WESTERN CONNECTICUT STATE UNIVERSITY’s radio station, WXCI 91.7 FM, is throwing a massive Halloween dance party on Thursday, October 27 at Danbury, Connecticut’s Heirloom Arts Theatre.
“Rave to the Grave” will feature four outstanding DJs, including Belgium’s The Magician and Connecticut’s own Elzwerth and Symetrex of the Hartford-based DJ crew, Threshold Sound.
Inside you’ll find two exquisitely devised sets – Symetrex’s newest installment in his 5 Leagues Deep series and Elzwerth’s Beer for Food Stamps – and a brain-picking interview with Elwerth on his craft, his crew and his DJ career.
WESTERN CONNECTICUT STATE UNIVERSITY’s radio station, WXCI 91.7, is throwing a massive Halloween dance party on Thursday, October 27 at Danbury, Connecticut’s Heirloom Arts Theatre.
Rave to the Grave (free for Western students) will feature four outstanding DJs, including Belgium’s The Magician and Connecticut’s own Elzwerth and Symetrex of the Hartford-based DJ crew, Threshold Sound. Symetrex and Elzwerth thrash around in countless musical styles, including dubstep and drum n bass.
Below you’ll find two exquisitely devised sets – Symetrex’s newest installment in his 5 Leagues Deep series, Volume 4, and Elzwerth’s Beer for Food Stamps – and a brain-picking interview with Elwerth on his craft, his crew and his DJ career.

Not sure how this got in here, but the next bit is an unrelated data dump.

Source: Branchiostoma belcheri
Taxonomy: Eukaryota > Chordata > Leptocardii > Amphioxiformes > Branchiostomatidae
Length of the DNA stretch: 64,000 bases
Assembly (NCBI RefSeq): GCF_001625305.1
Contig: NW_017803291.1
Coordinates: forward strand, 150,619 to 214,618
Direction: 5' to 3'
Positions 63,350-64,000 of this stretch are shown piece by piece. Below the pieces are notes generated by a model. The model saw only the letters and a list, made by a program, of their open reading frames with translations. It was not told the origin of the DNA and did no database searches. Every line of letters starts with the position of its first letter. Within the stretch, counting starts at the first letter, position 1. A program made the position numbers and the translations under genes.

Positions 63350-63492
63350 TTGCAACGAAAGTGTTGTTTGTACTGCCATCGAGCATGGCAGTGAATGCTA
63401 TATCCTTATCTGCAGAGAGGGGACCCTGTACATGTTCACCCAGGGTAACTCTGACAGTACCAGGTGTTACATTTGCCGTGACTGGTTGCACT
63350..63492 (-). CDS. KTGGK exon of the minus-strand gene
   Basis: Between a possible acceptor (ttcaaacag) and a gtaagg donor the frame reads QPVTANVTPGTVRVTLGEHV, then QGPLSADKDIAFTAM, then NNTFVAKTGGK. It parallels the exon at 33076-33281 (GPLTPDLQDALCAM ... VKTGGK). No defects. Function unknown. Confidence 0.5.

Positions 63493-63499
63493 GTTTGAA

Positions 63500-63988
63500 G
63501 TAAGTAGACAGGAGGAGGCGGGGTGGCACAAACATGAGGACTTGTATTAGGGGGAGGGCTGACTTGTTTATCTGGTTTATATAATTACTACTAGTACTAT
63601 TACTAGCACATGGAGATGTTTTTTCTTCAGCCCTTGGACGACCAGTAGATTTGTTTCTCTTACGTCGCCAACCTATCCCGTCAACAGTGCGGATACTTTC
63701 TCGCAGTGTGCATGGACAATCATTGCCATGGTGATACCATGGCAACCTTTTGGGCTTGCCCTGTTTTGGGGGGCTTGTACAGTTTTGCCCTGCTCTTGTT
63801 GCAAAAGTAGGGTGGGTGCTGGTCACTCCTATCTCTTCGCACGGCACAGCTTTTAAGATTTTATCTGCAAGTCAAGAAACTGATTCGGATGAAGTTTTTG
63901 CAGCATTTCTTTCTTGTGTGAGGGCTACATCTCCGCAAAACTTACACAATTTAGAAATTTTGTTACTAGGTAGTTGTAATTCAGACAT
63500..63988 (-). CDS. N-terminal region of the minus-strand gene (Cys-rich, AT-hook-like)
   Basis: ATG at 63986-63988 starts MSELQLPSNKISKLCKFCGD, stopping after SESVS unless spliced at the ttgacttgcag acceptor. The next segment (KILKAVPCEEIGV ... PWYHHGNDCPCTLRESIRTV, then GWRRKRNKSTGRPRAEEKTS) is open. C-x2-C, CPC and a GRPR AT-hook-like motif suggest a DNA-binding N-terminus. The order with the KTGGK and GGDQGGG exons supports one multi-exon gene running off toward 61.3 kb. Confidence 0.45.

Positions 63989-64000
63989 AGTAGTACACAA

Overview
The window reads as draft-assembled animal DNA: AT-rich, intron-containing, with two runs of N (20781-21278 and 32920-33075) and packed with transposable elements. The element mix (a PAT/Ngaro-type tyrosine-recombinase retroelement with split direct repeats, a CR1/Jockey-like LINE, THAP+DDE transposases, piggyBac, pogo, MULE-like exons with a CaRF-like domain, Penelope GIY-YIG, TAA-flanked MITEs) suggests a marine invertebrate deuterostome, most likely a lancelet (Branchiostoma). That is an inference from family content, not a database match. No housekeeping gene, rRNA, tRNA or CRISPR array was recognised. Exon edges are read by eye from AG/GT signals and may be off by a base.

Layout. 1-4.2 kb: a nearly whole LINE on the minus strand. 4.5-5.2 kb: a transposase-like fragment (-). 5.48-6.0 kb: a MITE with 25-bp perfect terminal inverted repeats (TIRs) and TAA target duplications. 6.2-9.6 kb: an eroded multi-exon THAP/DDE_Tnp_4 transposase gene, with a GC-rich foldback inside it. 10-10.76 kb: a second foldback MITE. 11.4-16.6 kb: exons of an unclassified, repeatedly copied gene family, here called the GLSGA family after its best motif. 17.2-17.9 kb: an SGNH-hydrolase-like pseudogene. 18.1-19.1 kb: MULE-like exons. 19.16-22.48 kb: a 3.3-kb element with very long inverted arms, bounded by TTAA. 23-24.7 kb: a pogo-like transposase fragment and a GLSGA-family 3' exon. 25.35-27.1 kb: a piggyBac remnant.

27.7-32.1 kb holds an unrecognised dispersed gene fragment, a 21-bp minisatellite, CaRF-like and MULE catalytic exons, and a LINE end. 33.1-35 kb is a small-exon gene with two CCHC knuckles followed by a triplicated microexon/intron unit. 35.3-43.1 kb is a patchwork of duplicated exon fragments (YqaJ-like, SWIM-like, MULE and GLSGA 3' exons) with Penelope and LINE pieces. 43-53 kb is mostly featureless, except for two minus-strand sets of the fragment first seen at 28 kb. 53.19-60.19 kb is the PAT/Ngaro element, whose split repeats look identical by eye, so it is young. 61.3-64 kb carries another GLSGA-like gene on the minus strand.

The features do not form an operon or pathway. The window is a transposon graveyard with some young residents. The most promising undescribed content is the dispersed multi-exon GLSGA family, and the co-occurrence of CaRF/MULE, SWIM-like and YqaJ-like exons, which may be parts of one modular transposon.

Student tickets for “Rave to the Grave” must be reserved in advance through Western’s box office, reachable by phone at (203)837-TIXX. Advance tickets to the general public are $12 (order here), and door tickets will be $15. Doors open at 7pm. Heirloom is located at 155 Main Street in Danbury.
The Mercurial’s interview with Elzwerth
The Mercurial: You and Symetrex have been spinning together for years, but your styles are quite distinct. Can you talk about your own personal style, and what kind of musical experience we will get from an Elzwerth/Symetrex tag team?
Elzwerth: my style pretty much evolved from a lack of solid musical upbringing. until i found this scene, i really didn’t know too much about what i wanted out of music. when i first experienced the emotional extremes offered up by this music i was hooked. i’d hear absolutely beautiful, heart-swelling tunes and brutish, visceral tunes in the same night. i’ve always strived to find ways to capture both sides of that experience in my sets and working with symetrex certainly allows for that, often times more than working solo. we both have a lot of common ground as far as taste goes, but we both also have individual traits that the other does not. i tend to throw in whatever turntablism i can and have a strong leaning towards things with a 90’s ish hip-hop feel to them or a cheesy rave vibe while symetrex will lean a lot on the more modern era of rap along with very lush and soulful melodies. we definitely both love songs that are loud and mean as hell, and we both love going from track to track quickly. if any one is exposed to us enough to have developed a preference i promise you’ll get the best of both worlds when we play together.
M: Tell me a little bit about your DJ crew, Threshold Sound. What does the future look like for you all?